Flexible Pavement Design

A flexible pavement is also called an asphalt pavement or Tarmac. Flexible pavement is composed of three or four layers. A four-layer flexible pavement includes a surface course, a base course and a sub-base course laid over a compacted subgrade. A three-layer flexible pavement omits the sub-base layer and places the base course directly on the compacted subgrade. The surface layer of a flexible pavement generally consists of hot-mix asphalt, or HMA. For the base course, graded crushed aggregate, lime rock, or stabilized aggregate may be used. The base course is required to be compacted to the maximum possible density but not less than 100 percent of the ASTM D 1557 standard.

Difficulties in Flexible Pavement Design

For flexible pavements, the greatest amount of stress takes place at the surface of the road. Because of this, the materials strongest under tensile stress need to be used for the surface course of the pavement while lower-quality, less flexible materials can safely be used beneath it. The design of flexible pavement is based on the fact that the intensity of any load is diminished as the load is transmitted downwards into the ground. Therefore, the quality of the subgrade plays a major role in determining the thickness of the three or four layers that make up a flexible pavement.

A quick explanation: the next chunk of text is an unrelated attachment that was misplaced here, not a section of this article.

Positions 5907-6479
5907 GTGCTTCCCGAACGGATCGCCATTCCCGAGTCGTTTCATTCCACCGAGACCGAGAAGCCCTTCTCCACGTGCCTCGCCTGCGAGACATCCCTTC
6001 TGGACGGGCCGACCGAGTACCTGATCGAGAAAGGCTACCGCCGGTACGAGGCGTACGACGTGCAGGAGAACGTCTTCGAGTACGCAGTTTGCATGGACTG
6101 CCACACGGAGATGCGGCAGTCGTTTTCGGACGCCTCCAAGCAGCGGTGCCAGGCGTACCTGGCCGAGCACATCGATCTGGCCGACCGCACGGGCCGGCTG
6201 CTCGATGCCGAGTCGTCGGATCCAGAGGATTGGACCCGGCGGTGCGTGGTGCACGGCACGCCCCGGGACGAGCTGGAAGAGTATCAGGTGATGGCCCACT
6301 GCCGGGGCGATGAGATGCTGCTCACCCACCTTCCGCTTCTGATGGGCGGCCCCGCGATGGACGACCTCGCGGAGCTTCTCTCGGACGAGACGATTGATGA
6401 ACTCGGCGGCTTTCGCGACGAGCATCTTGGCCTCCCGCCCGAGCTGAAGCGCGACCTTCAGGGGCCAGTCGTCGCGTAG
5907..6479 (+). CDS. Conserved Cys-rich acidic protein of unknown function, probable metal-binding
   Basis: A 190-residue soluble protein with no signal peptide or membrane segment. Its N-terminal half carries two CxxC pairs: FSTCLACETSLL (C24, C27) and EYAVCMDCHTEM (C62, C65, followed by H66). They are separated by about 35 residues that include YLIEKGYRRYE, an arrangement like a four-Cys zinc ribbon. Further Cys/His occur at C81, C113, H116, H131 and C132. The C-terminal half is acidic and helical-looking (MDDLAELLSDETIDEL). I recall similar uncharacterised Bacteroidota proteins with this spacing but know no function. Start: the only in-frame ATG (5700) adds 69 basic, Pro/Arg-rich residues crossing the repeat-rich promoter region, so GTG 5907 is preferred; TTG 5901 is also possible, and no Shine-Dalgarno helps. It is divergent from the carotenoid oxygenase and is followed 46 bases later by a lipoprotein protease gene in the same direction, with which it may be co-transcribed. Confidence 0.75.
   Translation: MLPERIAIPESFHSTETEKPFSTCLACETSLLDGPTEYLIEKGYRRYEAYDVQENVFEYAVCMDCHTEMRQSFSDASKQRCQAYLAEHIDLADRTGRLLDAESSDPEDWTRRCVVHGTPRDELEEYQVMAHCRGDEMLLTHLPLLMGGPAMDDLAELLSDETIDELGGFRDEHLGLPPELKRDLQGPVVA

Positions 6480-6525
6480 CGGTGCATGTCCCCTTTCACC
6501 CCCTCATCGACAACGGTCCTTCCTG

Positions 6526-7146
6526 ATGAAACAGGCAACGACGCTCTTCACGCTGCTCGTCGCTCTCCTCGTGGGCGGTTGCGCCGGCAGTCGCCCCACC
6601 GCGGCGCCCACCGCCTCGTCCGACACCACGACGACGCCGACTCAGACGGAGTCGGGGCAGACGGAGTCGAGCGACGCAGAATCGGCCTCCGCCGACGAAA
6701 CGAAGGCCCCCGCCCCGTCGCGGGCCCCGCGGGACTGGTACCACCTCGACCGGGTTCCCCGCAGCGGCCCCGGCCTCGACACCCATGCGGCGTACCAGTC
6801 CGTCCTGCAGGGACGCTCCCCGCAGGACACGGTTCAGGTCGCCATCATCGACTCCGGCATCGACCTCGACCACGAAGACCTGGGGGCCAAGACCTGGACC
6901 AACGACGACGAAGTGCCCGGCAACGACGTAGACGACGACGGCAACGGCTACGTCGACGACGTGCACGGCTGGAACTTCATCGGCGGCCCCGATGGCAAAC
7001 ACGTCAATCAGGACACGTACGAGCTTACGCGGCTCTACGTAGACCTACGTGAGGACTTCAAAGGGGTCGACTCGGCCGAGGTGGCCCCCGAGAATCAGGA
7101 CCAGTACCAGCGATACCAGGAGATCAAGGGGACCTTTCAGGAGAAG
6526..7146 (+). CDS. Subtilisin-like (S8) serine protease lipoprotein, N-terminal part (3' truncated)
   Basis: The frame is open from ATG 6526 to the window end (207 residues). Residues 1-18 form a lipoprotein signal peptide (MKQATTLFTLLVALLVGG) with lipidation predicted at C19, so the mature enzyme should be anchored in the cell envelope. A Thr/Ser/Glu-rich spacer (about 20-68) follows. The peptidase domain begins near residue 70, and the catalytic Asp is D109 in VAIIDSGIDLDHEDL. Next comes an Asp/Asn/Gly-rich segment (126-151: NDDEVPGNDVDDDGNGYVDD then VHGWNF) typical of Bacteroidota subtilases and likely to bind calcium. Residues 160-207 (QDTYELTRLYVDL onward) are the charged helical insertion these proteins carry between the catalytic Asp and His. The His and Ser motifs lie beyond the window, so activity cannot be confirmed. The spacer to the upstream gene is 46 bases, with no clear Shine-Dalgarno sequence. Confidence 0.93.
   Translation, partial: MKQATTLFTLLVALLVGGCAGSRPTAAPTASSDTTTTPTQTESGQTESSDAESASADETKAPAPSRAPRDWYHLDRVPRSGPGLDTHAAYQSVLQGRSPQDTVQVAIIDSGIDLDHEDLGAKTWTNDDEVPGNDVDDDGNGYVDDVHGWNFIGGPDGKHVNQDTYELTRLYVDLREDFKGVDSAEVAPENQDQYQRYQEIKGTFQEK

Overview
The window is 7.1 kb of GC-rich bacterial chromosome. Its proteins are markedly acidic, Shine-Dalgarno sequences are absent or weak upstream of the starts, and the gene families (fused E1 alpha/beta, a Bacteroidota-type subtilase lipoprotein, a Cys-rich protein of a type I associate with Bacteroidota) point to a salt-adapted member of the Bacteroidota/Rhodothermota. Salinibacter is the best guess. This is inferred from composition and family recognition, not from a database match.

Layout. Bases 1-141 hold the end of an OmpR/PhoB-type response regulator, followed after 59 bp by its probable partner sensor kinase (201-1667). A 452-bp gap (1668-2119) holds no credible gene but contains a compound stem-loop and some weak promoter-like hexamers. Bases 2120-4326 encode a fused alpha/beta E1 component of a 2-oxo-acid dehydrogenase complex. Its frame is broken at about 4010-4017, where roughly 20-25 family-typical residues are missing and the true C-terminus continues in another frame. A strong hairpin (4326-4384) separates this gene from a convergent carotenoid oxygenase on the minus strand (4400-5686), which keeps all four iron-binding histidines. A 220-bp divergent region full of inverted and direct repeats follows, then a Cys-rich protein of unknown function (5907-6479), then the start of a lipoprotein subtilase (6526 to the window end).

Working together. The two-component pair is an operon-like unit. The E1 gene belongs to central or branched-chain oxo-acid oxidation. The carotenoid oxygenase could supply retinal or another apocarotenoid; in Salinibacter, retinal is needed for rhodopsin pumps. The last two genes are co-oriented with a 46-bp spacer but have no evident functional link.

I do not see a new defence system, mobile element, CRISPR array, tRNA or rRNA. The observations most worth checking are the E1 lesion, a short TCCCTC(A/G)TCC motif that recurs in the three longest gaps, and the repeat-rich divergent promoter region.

Durability of Pavements

Flexible pavement is given its name because if its ability to flex and bend when a load is applied to it. The strength of flexible pavement lies in its ability to carry large tensile loads before yielding to plastic deformation, thereby making it a good choice for roads that require a certain amount of resilience. Over time, however, plastic deformation of the asphalt will take place, resulting in wheel path ruts. A flexible pavement can generally last anywhere from 20 to 30 years, depending on the level of traffic it is subjected to, the local weather conditions, the materials used and the quality of the paving process.

Care must be taken when laying down a flexible pavement. Too little bituminous material will cause prevent the aggregate from holding together, thereby greatly reducing the integrity of the road. Too much bituminous material can cause the road to become slick as the oils rise to the surface of the road, making the road unsafe to drive on.

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